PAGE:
At an Austrian boys’ boarding school in the early 1900s, shy, intelligent Törless observes the sadistic behavior of his fellow students, doing nothing to help a victimized classmate—until the torture goes too far. Adapted from Robert Musil’s acclaimed novel, Young Törless launched the New German Cinema movement and garnered the 1966 Cannes Film Festival International Critics’ Prize for first-time director Volker Schlöndorff. —The Criterion Collection
Volker Schlöndorff (born 31 March 1939 in Wiesbaden, Germany) is a Berlin-based German filmmaker.
He won an Oscar as well as the Palme d’or at the Cannes Film Festival for The Tin Drum (1979), the film version of the novel by Nobel Prize-winning author Günter Grass.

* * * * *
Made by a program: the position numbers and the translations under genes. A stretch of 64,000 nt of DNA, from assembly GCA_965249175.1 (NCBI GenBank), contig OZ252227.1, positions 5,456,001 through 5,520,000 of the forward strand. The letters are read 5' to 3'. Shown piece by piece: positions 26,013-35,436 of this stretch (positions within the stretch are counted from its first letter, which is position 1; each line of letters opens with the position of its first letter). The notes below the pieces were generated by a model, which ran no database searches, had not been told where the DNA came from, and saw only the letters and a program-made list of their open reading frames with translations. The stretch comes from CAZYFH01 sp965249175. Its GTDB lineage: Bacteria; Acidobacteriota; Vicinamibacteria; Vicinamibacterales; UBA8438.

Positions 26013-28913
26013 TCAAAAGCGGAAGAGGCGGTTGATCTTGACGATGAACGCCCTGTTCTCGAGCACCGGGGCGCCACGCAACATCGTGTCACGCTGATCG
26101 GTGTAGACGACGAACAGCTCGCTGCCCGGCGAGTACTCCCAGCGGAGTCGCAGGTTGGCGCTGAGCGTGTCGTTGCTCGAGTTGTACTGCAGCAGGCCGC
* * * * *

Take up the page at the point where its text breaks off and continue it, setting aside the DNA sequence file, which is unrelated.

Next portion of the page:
Schlöndorff has adapted many literary works for his movies, including some critically well-received US productions, but he is also engaged in post-war German politics. He served as the chief executive for the UFA studio in Babelsberg. Volker Schlöndorff also teaches film and literature at the European Graduate School in Saas-Fee, Switzerland, where he conducts an Intensive Summer Seminar.
He was married to fellow film director Margarethe von Trotta from 1971 to 1991. —Wikipedia
Brutal ... Lord of the Flies transplanted to an all-boys boarding school ... in which the boys desire and repel one another in the usual teenage manner ... and just when it gets most rapey and violent ... our protagonist pulls us all back from the sexploitation abyss using nothing but the power of his burgeoning intellect. There really ought to be a sequel to this film ... years after ... Prime Minister Torless ...!